French Creek Road is on several county lists — including in 1955, when counties were required to publish a roster because they were receiving state money for roads. But Rawson wanted to know if inclusion on maps and rosters meant the county had actually claimed the road.
“If somebody didn’t believe it was a county road, it was incumbent on them to challenge it in 1955, or a reasonable time after,” said Kalikow.
But O’Connell questioned the reliability of the country’s 1955 road list, since it also included U.S. Forest Service roads and roads that didn’t even exist. Because the list was so unreliable and the county hadn’t followed the law, there was nothing for anyone to challenge, he said.
“Their case requires that we believe the road was mapped and surveyed but that nobody was using it,” said Kalikow. “If people were using it, it was a public road by prescription, and that’s all that’s necessary.”
The only way to end public use of a county road is to petition the county to vacate it — which Gamble did for this stretch of road in 2009, said Kalikow. Only after the county commissioners denied the vacation did the plaintiffs assert that the road had always been their private property, he said.
Kalikow also raised the specter of endless litigation if every abutting landowner could challenge the status of roads.
Gamble Land: Road never properly established
“I don’t dispute that the road existed for many years. But just because the physical road exists, it doesn’t prove it was a public road,” said O’Connell. “It’s very clear — a map doesn’t create a county road.” There is no proof the road was ever established, and no evidence it was condemned, purchased or gifted, he said.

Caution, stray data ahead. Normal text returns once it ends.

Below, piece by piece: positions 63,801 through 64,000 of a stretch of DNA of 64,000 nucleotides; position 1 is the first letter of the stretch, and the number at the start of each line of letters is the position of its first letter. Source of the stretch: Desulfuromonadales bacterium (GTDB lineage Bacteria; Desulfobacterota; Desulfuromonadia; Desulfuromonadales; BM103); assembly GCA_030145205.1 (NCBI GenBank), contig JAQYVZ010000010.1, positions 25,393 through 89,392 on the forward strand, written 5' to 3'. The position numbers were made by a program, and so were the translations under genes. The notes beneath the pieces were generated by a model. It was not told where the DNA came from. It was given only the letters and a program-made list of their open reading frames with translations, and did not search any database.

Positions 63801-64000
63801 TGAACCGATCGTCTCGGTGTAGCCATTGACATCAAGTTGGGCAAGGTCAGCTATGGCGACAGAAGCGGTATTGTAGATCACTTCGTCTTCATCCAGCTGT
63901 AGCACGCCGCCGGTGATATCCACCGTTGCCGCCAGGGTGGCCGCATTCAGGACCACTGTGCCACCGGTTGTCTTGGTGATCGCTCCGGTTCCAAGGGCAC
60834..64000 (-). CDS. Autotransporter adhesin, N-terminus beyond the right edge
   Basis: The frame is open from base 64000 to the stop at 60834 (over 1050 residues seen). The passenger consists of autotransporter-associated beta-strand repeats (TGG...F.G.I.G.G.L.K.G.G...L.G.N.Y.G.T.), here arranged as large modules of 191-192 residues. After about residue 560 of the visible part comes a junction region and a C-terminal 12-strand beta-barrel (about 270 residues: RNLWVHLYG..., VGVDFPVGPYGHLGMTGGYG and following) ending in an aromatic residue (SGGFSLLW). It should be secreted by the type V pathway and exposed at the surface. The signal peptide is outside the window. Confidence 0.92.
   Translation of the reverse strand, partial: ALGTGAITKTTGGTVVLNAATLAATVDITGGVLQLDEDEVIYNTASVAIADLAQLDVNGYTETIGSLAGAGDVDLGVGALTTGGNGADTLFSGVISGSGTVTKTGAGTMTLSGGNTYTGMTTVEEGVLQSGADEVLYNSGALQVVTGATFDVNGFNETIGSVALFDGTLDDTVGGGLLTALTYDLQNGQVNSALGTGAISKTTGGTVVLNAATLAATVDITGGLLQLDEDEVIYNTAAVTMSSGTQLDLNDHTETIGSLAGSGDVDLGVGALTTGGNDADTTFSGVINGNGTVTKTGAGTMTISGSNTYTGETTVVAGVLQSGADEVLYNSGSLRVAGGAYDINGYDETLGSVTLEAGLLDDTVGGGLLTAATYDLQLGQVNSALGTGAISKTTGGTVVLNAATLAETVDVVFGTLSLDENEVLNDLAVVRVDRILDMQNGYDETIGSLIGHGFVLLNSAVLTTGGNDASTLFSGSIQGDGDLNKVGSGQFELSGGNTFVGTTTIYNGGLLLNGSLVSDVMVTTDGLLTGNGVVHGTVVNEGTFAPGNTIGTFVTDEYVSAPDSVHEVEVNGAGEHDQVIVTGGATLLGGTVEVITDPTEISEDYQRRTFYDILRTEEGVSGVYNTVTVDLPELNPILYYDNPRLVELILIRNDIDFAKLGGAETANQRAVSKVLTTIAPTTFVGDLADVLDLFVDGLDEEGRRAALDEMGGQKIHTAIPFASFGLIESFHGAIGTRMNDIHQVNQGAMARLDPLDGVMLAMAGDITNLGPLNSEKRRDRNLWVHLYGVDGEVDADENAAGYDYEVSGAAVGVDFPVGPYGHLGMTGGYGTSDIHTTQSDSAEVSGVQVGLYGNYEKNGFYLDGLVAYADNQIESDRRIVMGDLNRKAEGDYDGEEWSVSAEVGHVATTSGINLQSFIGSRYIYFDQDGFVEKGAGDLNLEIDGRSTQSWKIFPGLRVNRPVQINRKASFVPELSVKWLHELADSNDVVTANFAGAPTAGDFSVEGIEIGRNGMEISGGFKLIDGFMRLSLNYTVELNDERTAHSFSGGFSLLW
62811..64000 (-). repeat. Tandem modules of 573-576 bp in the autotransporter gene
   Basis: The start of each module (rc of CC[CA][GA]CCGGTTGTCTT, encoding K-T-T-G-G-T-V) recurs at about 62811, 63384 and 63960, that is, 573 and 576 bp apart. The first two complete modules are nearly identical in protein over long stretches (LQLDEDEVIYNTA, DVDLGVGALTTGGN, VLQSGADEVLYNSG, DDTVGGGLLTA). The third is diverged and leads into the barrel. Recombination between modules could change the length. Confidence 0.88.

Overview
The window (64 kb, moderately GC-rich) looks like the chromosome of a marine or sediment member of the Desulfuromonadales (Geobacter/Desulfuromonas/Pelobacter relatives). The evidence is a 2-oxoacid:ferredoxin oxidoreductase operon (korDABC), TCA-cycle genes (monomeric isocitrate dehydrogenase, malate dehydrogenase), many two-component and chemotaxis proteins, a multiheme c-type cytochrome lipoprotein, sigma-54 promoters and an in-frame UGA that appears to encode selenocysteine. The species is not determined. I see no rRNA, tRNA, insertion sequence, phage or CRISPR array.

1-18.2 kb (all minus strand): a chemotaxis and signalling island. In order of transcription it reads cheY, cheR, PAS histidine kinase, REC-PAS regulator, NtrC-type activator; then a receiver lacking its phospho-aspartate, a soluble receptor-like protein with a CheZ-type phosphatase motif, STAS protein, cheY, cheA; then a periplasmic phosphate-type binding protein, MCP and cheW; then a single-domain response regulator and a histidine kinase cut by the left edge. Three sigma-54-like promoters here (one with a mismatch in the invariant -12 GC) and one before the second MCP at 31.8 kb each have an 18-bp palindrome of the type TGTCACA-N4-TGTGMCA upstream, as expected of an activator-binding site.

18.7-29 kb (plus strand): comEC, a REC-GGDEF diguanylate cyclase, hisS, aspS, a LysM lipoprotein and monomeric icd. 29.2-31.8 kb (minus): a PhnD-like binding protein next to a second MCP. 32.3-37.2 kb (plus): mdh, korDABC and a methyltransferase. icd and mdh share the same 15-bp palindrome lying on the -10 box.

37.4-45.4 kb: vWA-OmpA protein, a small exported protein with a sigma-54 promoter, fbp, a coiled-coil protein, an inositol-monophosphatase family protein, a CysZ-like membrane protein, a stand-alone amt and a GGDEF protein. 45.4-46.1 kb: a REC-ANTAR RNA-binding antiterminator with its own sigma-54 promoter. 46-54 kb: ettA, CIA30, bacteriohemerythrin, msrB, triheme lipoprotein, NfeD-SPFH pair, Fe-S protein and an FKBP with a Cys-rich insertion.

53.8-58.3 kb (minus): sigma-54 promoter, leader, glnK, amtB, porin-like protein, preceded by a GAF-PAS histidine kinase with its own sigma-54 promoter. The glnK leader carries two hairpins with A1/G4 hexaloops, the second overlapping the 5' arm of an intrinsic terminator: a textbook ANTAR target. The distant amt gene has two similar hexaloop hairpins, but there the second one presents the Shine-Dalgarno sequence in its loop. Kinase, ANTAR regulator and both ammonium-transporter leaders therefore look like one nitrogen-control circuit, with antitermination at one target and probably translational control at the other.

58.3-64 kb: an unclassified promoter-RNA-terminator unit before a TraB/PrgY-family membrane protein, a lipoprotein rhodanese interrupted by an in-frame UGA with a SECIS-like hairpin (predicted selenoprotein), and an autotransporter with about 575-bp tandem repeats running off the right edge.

Although the defendants insist the entire length of French Creek Road is public, this section is on his clients’ private property, said O’Connell.
Early accounts aren’t adequate to establish that the road was regularly used by the public. Those uses could have been permissive, granted only by the property owners, said O’Connell.
The 3-mile section of the road in question is gated at both ends, said O’Connell. In the 2009 vacation proceedings, the county commissioners acknowledged that there was no evidence the county had established the road between the gates, he said.
Gamble and Cascade Holdings filed the lawsuit in March 2017 to quiet the title to those 3 miles of French Creek Road. Quiet title is traditionally used in disputes such as the location of a property line. It was necessitated when the plaintiffs discovered during a title search that a final order had not been entered by the county after the 2009 vacation proceedings, according to the lawsuit.
Okanogan County challenged Gamble’s claim to the road last March, saying the claims were “vague and incomplete” and that the plaintiffs hadn’t exhausted their administrative remedies. But the county didn’t take any further action to defend the case.
The open roads coalition intervened in the case, saying its members are accustomed to traveling on back roads and rely on them in an emergency. The county later said they would abide by the decision of the court.
No dates have been set for the next phase of the case.